They were with each other all the time. At first she was like
this little rag doll that he threw around in the air, but she
sure grew up. She became a beautiful young woman."

A change in skating rules for the 1994 Olympics in Lillehammer,
making professionals eligible to compete, brought a second
chance for the couple to win a gold medal. When they heard about
the change there was little debate about whether to return. The
children who won the gold medal in Calgary wanted to see what it
would be like to win a gold as adults, as parents, in Lillehammer.

"Because I was so young before, I did not realize everything,"
Gordeeva said. "This time ... I have a husband and I know my
daughter watches me on TV. All this makes me more nervous, but
more excited."

The result was all they hoped it could be. Of all the former
champions returning from the pros, they were the only ones to
repeat as gold medalists. Their routine to Beethoven's Moonlight
Sonata was quiet magic, Grinkov measuring his strides to match
Gordeeva's shorter bursts. If he faltered slightly
twice--singling a double Salchow and bobbling the landing on a
double flip--the mistakes were more than overcome by the rest of
the program. Eight of the nine judges put Grinkov and Gordeeva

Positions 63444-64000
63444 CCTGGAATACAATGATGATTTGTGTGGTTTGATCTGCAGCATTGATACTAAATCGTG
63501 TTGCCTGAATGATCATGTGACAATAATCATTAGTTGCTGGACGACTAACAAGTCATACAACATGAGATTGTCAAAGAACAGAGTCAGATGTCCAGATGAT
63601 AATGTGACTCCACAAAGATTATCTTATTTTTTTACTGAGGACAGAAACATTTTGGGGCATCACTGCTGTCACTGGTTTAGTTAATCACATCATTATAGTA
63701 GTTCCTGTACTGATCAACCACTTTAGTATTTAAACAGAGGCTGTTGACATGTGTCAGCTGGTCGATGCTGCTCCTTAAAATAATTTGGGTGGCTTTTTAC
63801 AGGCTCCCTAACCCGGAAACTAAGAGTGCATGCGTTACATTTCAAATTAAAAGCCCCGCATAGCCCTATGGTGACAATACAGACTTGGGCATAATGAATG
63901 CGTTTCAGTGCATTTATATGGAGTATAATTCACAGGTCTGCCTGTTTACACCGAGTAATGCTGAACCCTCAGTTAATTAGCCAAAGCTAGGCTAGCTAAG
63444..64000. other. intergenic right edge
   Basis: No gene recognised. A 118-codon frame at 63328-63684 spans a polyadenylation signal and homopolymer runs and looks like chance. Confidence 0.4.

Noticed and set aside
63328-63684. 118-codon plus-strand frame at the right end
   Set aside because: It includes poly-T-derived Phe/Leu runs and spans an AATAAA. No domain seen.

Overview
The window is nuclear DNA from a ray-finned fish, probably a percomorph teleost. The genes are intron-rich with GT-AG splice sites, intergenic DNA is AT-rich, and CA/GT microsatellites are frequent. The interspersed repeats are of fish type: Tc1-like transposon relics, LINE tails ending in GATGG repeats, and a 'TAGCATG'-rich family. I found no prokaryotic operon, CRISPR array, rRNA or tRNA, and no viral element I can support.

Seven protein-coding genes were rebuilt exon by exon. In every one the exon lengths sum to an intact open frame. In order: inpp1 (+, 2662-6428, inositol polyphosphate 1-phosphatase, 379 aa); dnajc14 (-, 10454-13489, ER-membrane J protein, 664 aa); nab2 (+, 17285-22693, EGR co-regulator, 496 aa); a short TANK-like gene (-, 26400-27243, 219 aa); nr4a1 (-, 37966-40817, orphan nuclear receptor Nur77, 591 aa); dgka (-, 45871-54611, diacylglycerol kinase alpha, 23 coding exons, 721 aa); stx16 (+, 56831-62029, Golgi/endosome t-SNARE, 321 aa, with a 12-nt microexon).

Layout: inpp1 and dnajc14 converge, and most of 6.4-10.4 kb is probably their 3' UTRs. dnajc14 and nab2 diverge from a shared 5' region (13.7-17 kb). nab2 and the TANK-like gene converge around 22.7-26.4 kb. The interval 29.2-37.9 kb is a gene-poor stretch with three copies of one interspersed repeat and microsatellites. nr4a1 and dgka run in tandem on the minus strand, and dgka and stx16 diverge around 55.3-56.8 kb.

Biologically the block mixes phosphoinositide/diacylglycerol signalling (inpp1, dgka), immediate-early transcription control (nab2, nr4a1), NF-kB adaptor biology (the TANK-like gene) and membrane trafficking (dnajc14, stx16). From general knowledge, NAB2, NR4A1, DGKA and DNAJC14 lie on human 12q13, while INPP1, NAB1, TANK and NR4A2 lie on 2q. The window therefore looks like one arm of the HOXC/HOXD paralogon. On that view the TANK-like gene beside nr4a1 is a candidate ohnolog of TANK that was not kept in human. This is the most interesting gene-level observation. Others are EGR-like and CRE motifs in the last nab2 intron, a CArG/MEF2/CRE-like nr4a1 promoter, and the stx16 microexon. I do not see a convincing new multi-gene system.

ahead of countrymen Natalia Mishkutienok and Artur Dmitriev,
gold medalists two years earlier in Albertville.

The pair returned to the ice shows and found a new home in the
U.S., in Simsbury, Conn. They already had bought a home in
Tampa, but when plans were announced for an international ice
training center in Simsbury, and Petrenko and gold medal winner
Oksana Baiul and other skaters and coaches from the former
Soviet Union started moving to town, this seemed to be a chance
to combine the many pieces of a happy life. Gordeeva's mother
arrived to take care of Daria while the pair went on tour.
Everyone was together.

"You'd see G & G everywhere around town," Jay Sloves, a
publicist for the ice center, said. "They were always at the
rink. In fact, they had just filmed a spot for a Christmas
program to run on a local television channel. It's set for
December 3. There is this set of French doors, and G & G come
skating through.... I don't know what's going to happen with
that now."

The "now" is what changed forever that day in Lake Placid.
Sergei and Katya were practicing their routine. He had a bit of
high blood pressure and had been bothered by a bad back that
caused some numbness in his left leg, but otherwise he seemed in
fine health. He was worried about some of the lifts that he
would have to do when he and Katya went on the Discover Card
Stars on Ice tour in late December. This was a chance to work on
those lifts.

When Katya rushed from the rink in tears, asking for help, the
other skaters thought at first that something must have happened
because of Sergei's back. Maybe he had dropped Katya. Maybe he
had hurt himself further. Maybe ... it should have been so